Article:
Strokes: why prevention and action are the best medicine

This may seem obvious, but it’s true: No one wants to have a stroke. It’s the fourth leading cause of death in the U.S. and a significant cause of adult disability. That’s why taking steps to prevent a stroke is so important.

Illustration of a doctor studying a brain connected to display with EEG indication. A stroke happens when blood flow to the brain is cut off. This causes brain cells to die and is a medical emergency requiring immediate treatment.

If you or anyone you know experiences one or more of the following symptoms, call 911 and ask for Riverside right away:

  • Sudden severe headache with no known cause.
  • Sudden numbness or weakness of the face, arm or leg, especially on one side of the body.
  • Sudden confusion, trouble talking or understanding speech.
  • Sudden trouble seeing in one or both eyes.
  • Sudden dizziness, trouble walking, or loss of balance or coordination

If you suspect you or someone else is having a stroke, think F.A.S.T.

Why F.A.S.T? Because the word is an acronym for an easy way to remember some of the signs and symptoms of stroke and when to get medical help:

  • Face drooping.
  • Arm weakness.
  • Speech difficulty.
  • Time to call 911.

F.A.S.T. also reminds you that stroke is an emergency and you need to get help quickly.

Why do you need help quickly?

As soon as blood flow is blocked, cells in the brain start to die because they aren’t getting the oxygen and blood they need to survive. Dead brain cells can’t be brought back to life.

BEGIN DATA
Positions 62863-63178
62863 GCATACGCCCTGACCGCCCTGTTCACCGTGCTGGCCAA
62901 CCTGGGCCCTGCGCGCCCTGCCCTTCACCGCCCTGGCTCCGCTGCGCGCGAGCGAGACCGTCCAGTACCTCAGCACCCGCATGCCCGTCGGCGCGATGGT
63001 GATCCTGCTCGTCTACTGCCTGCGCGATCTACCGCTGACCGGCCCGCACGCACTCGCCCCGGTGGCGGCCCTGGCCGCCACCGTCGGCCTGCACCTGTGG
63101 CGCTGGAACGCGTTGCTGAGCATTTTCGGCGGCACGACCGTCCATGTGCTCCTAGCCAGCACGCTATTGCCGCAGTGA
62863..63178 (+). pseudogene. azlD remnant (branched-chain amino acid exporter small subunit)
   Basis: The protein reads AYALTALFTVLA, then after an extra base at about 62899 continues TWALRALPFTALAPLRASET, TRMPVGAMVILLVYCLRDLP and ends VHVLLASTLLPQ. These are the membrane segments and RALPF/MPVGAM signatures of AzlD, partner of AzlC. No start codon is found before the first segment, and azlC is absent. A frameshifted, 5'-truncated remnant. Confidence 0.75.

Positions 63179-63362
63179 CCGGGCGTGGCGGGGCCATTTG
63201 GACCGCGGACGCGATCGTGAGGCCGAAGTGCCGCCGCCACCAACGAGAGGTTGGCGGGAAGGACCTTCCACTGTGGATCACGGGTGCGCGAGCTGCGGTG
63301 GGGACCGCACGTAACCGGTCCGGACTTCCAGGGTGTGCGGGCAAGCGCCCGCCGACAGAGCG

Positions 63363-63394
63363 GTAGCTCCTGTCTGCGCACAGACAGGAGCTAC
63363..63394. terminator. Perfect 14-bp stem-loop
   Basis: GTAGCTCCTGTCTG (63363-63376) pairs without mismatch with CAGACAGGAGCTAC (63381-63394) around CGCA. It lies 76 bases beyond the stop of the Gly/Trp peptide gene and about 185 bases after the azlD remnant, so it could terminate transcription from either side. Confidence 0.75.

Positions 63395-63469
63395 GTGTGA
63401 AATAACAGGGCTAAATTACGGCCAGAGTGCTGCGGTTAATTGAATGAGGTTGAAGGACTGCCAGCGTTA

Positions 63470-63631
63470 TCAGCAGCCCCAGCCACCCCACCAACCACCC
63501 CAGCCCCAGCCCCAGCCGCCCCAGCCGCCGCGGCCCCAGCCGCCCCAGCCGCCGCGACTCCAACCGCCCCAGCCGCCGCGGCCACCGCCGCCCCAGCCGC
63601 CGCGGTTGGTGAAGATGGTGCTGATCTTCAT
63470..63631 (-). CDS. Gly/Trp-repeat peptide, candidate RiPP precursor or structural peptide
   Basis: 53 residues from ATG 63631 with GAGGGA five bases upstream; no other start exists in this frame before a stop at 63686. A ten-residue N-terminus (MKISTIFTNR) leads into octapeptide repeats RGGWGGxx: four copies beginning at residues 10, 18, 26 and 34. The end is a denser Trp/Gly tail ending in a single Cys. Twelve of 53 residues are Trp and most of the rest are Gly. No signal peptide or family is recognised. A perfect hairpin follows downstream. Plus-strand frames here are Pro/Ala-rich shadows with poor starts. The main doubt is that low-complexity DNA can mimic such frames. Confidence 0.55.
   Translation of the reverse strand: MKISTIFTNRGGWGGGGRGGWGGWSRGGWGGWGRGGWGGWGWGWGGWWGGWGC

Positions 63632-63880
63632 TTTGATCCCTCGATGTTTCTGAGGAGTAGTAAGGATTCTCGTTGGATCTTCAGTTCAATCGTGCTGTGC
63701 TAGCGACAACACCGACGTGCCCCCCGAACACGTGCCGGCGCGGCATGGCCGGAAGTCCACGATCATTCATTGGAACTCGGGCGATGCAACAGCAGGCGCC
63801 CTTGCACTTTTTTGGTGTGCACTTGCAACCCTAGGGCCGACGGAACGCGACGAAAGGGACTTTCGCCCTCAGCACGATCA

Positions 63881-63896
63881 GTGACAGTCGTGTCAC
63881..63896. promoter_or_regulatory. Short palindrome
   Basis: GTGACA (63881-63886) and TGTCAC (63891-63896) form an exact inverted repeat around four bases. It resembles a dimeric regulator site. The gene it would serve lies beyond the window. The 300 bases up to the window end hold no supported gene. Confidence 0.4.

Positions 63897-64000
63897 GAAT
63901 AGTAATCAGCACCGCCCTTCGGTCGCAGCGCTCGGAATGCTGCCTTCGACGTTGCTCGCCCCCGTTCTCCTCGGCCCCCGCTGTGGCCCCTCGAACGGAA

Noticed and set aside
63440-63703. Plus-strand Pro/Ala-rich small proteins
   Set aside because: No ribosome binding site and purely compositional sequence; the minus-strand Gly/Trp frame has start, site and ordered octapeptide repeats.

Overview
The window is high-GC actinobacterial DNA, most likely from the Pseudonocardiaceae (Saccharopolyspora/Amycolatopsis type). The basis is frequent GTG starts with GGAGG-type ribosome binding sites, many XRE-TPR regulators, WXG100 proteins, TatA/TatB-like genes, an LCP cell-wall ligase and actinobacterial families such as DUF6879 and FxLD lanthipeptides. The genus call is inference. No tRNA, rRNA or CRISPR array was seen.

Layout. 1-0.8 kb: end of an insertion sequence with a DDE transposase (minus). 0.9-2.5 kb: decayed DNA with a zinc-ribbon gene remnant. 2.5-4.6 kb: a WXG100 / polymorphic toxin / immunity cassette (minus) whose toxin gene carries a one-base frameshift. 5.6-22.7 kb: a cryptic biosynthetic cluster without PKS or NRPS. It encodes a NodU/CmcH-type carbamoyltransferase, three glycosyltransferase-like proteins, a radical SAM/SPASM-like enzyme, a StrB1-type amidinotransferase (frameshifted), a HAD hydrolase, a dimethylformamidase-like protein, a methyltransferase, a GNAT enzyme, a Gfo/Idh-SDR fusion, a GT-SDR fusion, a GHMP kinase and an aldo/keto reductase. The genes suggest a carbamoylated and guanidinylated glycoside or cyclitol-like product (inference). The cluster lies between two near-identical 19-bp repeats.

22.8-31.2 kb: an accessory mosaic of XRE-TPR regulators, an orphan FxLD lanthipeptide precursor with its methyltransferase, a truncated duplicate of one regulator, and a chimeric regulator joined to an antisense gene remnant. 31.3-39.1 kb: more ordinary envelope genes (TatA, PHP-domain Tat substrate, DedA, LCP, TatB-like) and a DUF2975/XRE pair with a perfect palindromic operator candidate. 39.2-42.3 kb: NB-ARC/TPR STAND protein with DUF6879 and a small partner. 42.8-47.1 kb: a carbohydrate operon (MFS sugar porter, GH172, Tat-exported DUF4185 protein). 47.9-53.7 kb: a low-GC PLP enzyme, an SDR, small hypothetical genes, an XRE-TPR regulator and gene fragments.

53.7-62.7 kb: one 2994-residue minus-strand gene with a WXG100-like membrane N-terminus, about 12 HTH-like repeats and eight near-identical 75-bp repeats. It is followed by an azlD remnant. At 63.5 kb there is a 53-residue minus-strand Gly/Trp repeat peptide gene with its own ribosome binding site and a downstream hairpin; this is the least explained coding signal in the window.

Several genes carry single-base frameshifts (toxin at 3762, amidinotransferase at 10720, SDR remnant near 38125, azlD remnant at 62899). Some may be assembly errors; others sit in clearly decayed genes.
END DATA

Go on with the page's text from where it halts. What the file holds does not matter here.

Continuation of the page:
Damage from the most common type of stroke can often be stopped by a medication called Alteplase IV r-tPA, which can bust open a clot. But it must be given within a three-hour window. To leave time for evaluation and diagnosis, someone having a stroke must get to a hospital within 60 minutes of when they first started having symptoms.

An emerging field that holds great potential to improve stroke outcomes is now being used by Riverside. Riverside’s ER is now using software to better diagnose stroke upon a patient’s arrival in the ER. The platform allows multiple providers to review CT scans in real-time for more accurate diagnoses, personalized treatments, and more efficient use of resources. Before using software, patients with strokes would undergo CT scans and wait for providers to review in a chain of approvals from radiologists to neurologists to ED physicians.

With the new software, the Riverside ER, the only ER in the region using this software, can now diagnose patients with strokes much quicker, allowing for patients to remain in the community without the need for lost time and costly transportation to another care facility.

Keeping your heart and blood vessels healthy is very important if you want to lower your risk of a stroke. Many heart diseases, such as atrial fibrillation, increase your stroke risk.

Tips for avoiding a stroke

Some things are out of your control when it comes to avoiding a stroke, such as your age or family history of stroke. But the good news is that there are at least five ways to help lower your chance of having a stroke:

  1. Eat a healthy diet. Fill your plate with plenty of fresh fruits and vegetables. Also, choose foods high in fiber and low in saturated fats, trans fat and cholesterol. Avoid excess salt.
  2. Watch your weight. Too many pounds raise your risk of a stroke. Aim to keep your body mass index (BMI) in a healthy range. Your doctor can tell you how much you should weigh.
  3. Exercise on a regular basis. Exercising is one of the best ways to protect against a stroke. It lowers cholesterol and blood pressure levels and helps you maintain a healthy weight.
  4. If you smoke, it’s time to quit. Smoking increases the risk of stroke in numerous ways. Your doctor can help you stop.
  5. Manage your blood pressure. High blood pressure is the leading risk factor for stroke. Following tips one through four above can help keep your blood pressure under control. So can taking medicine to lower your pressure, if needed.

To learn more about strokes and how you can better prevent them, visit

Sources: National Center for Chronic Disease Prevention and Health Promotion; National Institute of Neurological Disorders and Stroke